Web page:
Dr. Bill Jermyn, who died in Jefferson City, Mo. on May 15, 2008, was a great friend of EMS and specifically of physician medical directors. At the time of his death he was the director of Emergency Medical Services for the Missouri Department of Health and Senior Services and was working with others to improve the EMS system in Missouri.
Bill was an emergency physician for 33 years. He was also a member of the emergency medicine faculty at the University of Missouri in Columbia and at Barnes Hospital, Washington University, in St. Louis.
He had recently chaired the EMS Section of the American College of Emergency Physicians (ACEP) as well as ACEP’s EMS Committee. Dr. Jermyn was past president of the Missouri Chapter of the American College of Emergency Physicians and had been re-elected to their Board of Directors.
At the time of his death, he was beginning his third term as ACEP representative to the Board of Directors for the Commission on Accreditation for Ambulance Services (CAAS), having led the 2004 standards revision project. He also co-chaired the National Association of Emergency Medical Service Physicians/American College of Emergency Physicians Task Force for Out of Hospital Specialty Board Certification.In addition, Bill served in many other key roles for ACEP through the years
He served as the chair of the Missouri State Advisory Council on EMS, was a member of the EMS Gathering of Eagles coalition, American Medical Association, National Association of Emergency Medical Service Physicians, Missouri Association of Osteopathic Physicians and Surgeons, and the Missouri EMS Association.
More important than all of Bill’s numerous accomplishments, many of which are not included here, was his friendship and mentorship. In the autumn of 2007, Bill came to Colorado Springs to make a presentation about CAAS to our county’s EMS oversight body. I had the privilege to pick him up at the airport and shuttle him around town to his various responsibilities during his visit.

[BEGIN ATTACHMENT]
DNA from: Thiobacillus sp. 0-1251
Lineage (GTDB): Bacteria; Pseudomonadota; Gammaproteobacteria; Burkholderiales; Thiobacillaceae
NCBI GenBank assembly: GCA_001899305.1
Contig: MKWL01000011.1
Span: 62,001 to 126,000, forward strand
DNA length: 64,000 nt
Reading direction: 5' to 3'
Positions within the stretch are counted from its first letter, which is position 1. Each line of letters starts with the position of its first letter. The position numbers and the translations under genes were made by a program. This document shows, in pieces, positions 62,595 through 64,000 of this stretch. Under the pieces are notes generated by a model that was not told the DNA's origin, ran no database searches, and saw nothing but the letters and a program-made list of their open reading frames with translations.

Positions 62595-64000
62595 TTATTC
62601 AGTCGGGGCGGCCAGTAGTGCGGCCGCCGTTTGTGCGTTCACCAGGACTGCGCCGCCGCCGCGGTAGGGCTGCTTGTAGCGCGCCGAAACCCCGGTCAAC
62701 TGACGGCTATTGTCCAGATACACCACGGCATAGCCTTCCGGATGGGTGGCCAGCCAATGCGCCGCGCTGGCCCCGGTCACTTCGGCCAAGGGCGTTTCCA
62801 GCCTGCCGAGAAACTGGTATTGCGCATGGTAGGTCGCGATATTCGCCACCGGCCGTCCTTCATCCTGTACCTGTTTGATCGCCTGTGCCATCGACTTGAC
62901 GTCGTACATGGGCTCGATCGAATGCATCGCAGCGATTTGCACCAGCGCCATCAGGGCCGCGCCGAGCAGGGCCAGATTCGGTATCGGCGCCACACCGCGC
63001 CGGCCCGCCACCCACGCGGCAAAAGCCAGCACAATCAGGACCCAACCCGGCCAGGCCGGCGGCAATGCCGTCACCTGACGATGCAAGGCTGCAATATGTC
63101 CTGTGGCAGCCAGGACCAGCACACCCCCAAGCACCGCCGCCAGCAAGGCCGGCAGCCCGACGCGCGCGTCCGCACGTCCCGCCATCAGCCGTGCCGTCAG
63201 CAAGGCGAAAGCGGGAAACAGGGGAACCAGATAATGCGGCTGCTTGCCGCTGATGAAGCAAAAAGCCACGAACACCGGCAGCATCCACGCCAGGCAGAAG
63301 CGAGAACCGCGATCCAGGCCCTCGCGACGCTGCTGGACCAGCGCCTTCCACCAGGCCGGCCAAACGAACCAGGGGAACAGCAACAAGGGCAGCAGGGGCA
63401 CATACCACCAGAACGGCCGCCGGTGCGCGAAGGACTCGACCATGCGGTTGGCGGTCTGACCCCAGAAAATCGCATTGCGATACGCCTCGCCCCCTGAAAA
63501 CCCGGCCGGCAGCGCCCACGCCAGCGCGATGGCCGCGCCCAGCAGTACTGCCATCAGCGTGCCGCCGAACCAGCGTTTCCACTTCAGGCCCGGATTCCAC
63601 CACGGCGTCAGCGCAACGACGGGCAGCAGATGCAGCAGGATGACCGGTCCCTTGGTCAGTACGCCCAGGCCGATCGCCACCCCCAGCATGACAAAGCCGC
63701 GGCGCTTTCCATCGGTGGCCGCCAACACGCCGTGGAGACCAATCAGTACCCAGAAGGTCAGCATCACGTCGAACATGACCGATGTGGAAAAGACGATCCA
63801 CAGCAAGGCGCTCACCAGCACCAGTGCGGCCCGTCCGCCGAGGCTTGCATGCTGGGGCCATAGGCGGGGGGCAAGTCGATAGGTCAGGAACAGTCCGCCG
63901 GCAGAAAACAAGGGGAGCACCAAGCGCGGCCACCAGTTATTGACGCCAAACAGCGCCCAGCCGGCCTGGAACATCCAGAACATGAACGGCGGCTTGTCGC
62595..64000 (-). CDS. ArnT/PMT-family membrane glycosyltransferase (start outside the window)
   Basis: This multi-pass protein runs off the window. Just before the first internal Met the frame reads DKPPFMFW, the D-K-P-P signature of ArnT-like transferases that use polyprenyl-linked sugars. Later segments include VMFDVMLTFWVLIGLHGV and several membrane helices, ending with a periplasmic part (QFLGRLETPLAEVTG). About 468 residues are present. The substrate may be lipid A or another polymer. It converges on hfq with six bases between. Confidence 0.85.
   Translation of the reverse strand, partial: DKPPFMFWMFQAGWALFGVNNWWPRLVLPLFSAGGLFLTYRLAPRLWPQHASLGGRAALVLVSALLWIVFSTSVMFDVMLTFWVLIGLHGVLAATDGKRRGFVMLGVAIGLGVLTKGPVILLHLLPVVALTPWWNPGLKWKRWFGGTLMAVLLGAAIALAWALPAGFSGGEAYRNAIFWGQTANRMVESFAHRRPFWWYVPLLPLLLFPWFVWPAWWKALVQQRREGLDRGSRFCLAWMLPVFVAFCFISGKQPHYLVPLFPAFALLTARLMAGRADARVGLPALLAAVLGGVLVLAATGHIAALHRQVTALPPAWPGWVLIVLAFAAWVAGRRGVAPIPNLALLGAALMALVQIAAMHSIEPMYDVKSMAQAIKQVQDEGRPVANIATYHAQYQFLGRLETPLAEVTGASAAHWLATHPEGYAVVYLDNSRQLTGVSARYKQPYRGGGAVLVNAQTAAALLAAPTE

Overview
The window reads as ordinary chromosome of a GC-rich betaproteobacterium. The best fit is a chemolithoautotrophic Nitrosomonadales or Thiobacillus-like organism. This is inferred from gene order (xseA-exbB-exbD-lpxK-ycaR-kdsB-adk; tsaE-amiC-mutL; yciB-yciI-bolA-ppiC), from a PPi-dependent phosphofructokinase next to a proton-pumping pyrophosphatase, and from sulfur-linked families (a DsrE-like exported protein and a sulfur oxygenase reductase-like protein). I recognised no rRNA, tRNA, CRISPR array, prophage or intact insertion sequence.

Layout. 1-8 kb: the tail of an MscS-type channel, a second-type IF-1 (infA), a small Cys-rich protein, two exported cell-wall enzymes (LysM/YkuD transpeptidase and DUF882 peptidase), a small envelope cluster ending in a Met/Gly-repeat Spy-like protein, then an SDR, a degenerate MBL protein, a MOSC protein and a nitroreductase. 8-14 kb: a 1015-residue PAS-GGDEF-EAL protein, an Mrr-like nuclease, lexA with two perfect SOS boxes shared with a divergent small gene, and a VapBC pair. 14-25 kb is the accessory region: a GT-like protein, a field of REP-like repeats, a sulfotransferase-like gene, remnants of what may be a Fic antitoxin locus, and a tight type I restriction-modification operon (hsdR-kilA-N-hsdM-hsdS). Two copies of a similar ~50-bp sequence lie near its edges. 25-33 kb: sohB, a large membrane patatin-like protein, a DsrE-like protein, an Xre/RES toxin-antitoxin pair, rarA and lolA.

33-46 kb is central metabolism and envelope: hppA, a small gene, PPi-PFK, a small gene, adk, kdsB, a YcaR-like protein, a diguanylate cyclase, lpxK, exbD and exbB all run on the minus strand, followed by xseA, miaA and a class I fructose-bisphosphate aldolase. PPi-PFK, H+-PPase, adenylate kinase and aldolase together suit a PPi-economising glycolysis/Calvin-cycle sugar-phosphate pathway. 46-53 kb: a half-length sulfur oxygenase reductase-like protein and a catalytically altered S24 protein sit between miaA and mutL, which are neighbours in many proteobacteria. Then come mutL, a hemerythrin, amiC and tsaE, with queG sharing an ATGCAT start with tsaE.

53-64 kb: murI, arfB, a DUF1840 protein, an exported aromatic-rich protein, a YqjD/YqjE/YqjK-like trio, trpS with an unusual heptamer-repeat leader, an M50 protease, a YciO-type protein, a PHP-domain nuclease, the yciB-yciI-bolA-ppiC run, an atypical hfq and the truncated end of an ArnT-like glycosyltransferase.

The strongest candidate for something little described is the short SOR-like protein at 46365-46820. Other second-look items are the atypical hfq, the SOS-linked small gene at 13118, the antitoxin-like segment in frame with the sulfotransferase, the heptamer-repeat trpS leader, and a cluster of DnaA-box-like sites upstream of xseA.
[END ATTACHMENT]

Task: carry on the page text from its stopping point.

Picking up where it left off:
Although I certainly knew of Bill by reputation before his visit, I had not had a chance to really get to know him. However, I did get the opportunity on that visit. Bill was very interested in getting to know as many people as he could on that visit. He wanted to learn as much as possible about our crews and how EMS worked in Colorado Springs. To everyone he met, he was just a down-to-earth guy.
During that period of 2007, we were having some difficult times in our EMS world, politically speaking. Bill wanted to know all about the situation. After listening about the problem, he gave me excellent advice based on his many years of experience in EMS medical direction.
Bill’s visit and counsel were “just what the doctor ordered” for me, and it truly helped me positively move forward. After that visit, we stayed in touch via e-mail and phone for a time.
Then I didn’t hear from him for awhile. Finally, about three months ago, I got a lengthy email from Bill outlining the development of very critical health issues that had resulted in a long hospitalization. Unbeknownst to me, some of the early symptoms may have begun on his Colorado Springs trip.
In any event Bill, in his characteristic good humor and boundless optimism, thought he had turned the corner. He was feeling better and had returned to work. Unfortunately, he apparently had complications.
News of Bill’s death came while many emergency physicians (including me) were attending an ACEP conference in Washington DC. Having heard the many testimonials from top ACEP leaders at this conference about Bill, I know how much he was valued by the medical profession, EMS medical directors — and me personally.
However, the average EMS provider in the street probably never heard of Bill Jermyn. But, whether you knew Bill or not, he was your friend too. Any friend of EMS was a friend of his. I thank Bill’s family for sharing Bill with us.